I recently attended an open mat where all the blue belts had really great open guards. It was extremely frustrating (in the best possible way) to try to pass their guard. The usual pressure passing that I do just didn’t seem to work. They were able to handle the pressure well with their legs, and if I was able to beat their legs, then as I swung around to try to get to side control their far leg somehow made it’s way between me and their torso and I was stuck in open guard again.
I talked to a few people after the open mat to see what their strategy was, and they all said they had played a similar guard, essentially using a knee shield and variations to control me. Being only a blue belt myself I hadn’t really seen the knee shield used to such great effect, but as I understood it the school they belonged to focused heavily on guard all through the white belt curriculum. That was an “ah-ha” moment for me. I had also been focusing on guard heavily for the past year, but to see how effective a good guard game could be so early in a jiujiteiro’s development really solidified my thought that a well developed guard can lead to a more confident offensive game.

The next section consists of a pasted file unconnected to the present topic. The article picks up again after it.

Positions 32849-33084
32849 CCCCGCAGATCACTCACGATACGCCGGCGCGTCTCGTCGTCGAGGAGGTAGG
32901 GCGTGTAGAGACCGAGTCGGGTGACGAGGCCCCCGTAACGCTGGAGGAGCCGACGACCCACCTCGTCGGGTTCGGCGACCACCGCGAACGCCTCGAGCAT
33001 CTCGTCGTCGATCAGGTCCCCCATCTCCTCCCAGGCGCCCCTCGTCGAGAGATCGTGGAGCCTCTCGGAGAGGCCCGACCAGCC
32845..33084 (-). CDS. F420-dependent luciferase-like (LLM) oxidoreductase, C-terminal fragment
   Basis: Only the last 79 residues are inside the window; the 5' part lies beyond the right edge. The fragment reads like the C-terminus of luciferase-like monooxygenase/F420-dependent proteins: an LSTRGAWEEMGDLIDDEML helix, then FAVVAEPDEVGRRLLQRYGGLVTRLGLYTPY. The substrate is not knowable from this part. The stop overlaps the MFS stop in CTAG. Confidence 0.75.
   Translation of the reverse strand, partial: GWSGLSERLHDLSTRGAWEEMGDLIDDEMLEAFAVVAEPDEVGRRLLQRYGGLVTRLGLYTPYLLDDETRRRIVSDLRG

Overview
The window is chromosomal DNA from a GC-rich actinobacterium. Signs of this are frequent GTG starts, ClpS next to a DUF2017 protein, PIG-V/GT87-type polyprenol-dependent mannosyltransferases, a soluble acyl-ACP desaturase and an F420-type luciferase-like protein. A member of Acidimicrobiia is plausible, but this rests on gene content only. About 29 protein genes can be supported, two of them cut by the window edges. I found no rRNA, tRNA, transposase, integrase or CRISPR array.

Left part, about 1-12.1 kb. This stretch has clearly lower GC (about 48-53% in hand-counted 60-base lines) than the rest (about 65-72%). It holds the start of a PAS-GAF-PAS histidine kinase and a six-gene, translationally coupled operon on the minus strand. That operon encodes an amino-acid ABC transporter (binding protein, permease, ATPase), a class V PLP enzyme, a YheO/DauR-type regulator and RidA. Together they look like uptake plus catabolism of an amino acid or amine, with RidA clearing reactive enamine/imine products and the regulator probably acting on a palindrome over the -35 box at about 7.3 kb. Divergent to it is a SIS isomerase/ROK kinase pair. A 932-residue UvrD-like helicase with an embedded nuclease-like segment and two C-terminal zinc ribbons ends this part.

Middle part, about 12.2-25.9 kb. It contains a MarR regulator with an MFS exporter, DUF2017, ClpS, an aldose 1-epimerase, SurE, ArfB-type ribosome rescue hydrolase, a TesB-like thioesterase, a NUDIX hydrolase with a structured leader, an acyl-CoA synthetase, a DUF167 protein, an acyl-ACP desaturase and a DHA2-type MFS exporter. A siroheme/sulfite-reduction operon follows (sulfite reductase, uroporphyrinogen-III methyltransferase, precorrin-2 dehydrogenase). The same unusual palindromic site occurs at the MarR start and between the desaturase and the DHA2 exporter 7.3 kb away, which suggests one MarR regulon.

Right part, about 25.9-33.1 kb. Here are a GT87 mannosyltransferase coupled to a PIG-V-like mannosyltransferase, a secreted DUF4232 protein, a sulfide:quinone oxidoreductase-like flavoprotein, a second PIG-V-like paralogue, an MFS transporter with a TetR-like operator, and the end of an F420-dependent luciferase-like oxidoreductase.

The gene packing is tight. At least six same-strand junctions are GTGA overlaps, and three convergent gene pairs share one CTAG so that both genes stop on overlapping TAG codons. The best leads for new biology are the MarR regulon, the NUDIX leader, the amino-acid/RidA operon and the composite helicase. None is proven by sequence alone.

Of course after the open mat I needed to research knee shield techniques on YouTube. My thought is that if you can understand a defense or an attack, then you can formulate a plan to counteract it. So I went in search of the various ways to use a knee shield to defend against a pressure passer.
I found a variety of videos, but the three listed below seemed especially relevant to what I was trying to learn.
You can be sure I’ll be trying to work these into my game for the next couple of weeks. With any luck I’ll be able to reverse engineer these techniques and learn to get myself out of the bad situations that someone with a good knee shield can put me in.